Yes, I'm excited for time to have a clean house and a well-maintained yard; time to garden; time to attend a Bible study; or time to read, sew and paint.  I'm excited to wake up each day and no longer think about what I have to do today, but what I want to do, what I get to do.  

There will be no tears over leaving a career; no feelings of inferiority because I don't have a title; no regrets about what I could have or should have accomplished.  Only joy at returning to what I was created to be - a stay-at-home-mom to all those whom I call family.

Sunday, April 26, 2015

Read-a-thon Wrap-up

Unfortunately, there's not much to wrap up.  My read-a-thon did not go as planned - not even close.  I had a little health issue that required me to take a break from reading to pick up medicine - about a 30 minute round trip.  Along the way, I stopped at an estate auction that Dave was attending (sans cell phone) to tell him what I was doing.  The sale was poorly attended because of the rainy weather and things were selling for a song.  I got sidetracked and spent way too much time there.  Eventually, I finished my run to the pharmacy and returned home.  

For the next few hours I tried to read but was just too uncomfortable to concentrate. . . fast forward through several phone conversations . . . finally was told to go back to town for a different med.  By that time it was late evening and I was still uncomfortable so I pretty much gave up and went to bed.

I checked back in for the last hour this morning and found the Share A Song Mini-Challenge hosted by Reno at Falling Letters - Share a song featured in or inspired by one of the books you read today.  Since I got very little reading done, I decided to share a couple songs that fit my entire read-a-thon experience.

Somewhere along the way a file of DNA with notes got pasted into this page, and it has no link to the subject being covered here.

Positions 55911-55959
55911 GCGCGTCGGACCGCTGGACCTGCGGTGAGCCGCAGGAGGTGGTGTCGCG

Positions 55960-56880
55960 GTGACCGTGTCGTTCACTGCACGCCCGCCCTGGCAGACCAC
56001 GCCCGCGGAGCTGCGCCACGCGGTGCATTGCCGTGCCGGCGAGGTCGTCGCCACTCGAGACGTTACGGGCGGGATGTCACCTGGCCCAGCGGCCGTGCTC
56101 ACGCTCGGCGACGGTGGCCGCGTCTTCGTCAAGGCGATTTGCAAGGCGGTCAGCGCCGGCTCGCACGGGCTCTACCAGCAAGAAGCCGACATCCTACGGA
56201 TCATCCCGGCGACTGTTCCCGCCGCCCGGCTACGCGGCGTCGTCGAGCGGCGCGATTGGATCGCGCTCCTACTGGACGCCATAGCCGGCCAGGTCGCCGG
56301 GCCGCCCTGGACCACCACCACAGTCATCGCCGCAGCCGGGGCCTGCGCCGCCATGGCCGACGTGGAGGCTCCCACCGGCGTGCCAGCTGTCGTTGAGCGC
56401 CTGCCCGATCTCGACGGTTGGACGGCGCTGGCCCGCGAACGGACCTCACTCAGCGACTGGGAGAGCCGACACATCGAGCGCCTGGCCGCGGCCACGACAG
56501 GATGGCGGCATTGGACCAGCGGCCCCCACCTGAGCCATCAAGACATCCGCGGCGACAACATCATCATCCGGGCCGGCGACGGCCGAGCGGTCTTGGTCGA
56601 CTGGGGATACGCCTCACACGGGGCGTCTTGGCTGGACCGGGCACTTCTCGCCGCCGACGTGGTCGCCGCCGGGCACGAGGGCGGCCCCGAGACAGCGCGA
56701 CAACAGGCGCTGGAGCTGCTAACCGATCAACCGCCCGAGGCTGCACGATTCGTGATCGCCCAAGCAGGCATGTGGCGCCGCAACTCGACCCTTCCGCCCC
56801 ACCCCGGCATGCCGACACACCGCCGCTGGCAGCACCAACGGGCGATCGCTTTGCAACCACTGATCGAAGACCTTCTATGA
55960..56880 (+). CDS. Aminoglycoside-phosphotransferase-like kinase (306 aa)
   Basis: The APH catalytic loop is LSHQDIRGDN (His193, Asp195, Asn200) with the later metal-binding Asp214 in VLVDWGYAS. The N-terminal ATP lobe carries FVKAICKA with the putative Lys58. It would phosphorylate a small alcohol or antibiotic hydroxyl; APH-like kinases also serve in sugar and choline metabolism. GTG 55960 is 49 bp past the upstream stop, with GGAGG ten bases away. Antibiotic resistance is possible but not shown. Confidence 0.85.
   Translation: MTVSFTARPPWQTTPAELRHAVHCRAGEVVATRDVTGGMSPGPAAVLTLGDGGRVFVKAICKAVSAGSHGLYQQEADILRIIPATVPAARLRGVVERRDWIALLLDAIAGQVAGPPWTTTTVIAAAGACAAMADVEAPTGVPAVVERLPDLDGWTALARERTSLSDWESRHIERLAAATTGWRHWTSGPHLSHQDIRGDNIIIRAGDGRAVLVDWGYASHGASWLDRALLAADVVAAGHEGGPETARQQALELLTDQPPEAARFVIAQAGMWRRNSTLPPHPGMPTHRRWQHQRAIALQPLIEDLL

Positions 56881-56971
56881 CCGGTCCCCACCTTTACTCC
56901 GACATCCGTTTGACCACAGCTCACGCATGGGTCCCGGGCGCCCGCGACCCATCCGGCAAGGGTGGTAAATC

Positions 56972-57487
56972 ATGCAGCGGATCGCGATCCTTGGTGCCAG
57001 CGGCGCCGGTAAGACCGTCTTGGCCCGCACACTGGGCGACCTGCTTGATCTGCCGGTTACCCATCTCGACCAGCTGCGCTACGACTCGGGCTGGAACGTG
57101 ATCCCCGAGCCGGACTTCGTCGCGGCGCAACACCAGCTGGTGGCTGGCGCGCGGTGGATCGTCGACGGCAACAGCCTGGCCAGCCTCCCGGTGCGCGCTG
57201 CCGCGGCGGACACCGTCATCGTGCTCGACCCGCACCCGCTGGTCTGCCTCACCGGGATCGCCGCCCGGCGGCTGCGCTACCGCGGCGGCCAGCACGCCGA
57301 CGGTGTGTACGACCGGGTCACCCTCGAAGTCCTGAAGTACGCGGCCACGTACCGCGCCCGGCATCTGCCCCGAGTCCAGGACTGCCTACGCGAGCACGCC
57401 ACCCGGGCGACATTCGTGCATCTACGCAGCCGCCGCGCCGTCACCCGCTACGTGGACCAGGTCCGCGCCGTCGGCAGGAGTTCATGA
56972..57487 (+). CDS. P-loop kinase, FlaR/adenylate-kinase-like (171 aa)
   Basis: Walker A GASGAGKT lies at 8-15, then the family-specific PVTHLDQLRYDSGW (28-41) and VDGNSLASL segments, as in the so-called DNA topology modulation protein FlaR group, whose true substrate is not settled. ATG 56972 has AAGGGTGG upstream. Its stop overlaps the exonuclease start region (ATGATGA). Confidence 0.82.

First up - - Dr. Hook and the Medicine Show - "I Got Stoned and I Missed It."  No, I wasn't actually stoned, but it was drugs, in some form, that caused me to miss most of the day.

Thankfully, this wonderful day comes around every six months.  So I'll mark my calendar for October and join Carly Simon in Anticipation.

Saturday, April 25, 2015

Mini-Challenge: Bookish Brew

Amanda at Fig and Thistle wants to know what we've got brewing - - as in tea or coffee.  The challenge is to post a picture of what we're reading and what we're drinking. 

That calls for two confessions:  I'm still working on my first book, The Girl On the Train,  and I'm drinking plain old water from a Charlie Brown Christmas cup.  Yes, I'm just a kid at heart.


Mini-Challenge: In 100 Years . . .

This hour's challenge poses the question, "What books will be "classics" a hundred years from now?"  Selections can be made from any book published since 1990 and published in English.  

Here are my three choices:

11/22/63 by Stephen King - It ties the world of 1963 to 2011 (when it was published). I'm sure in another 100 years, the history will be even more thrilling and fun to read.

The Hunger Games by Suzanne Collins - In spite of all the hoopla surrounding the movies, the books in this series will hold up as extraordinary writing and a phenomenal story.

For my third choice, I would like to select "everything ever written by Sarah Addison Allen", but since that's probably bending the rules, I will narrow it down to "The Sugar Queen".  Obviously, I love all of Ms. Allen's writing, but the Sugar Queen is her most surprising story.  If it's not a classic already, it should be!

Mini-Challenge: Treasure Hunt

We're going on a readathon treasure hunt.  Remember Indiana Jones' number one rule of treasure hunts - "X" never, ever marks the spot! 

In this case, we're not looking for an X. Our hostess gave us a three items to find on book covers - a tree, snow and a weapon.  This proved to be pretty easy on our bookshelves.  I am nuts for anything Christmas, and especially for A Charlie Brown Christmas.  The covers of any of my various copies contained both snow and a tree.  But to keep things fair, I only counted it as "tree", and added Phillip Gulley's Christmas in Harmony as my "snow" entry.  For weapons, I simply grabbed a paperback off of Dave's shelves containing the complete set of Louis L'Amour westerns.  Nearly every book has a gun of some sort on the cover.  

I found the treasure! and the prize is - - more hours of reading.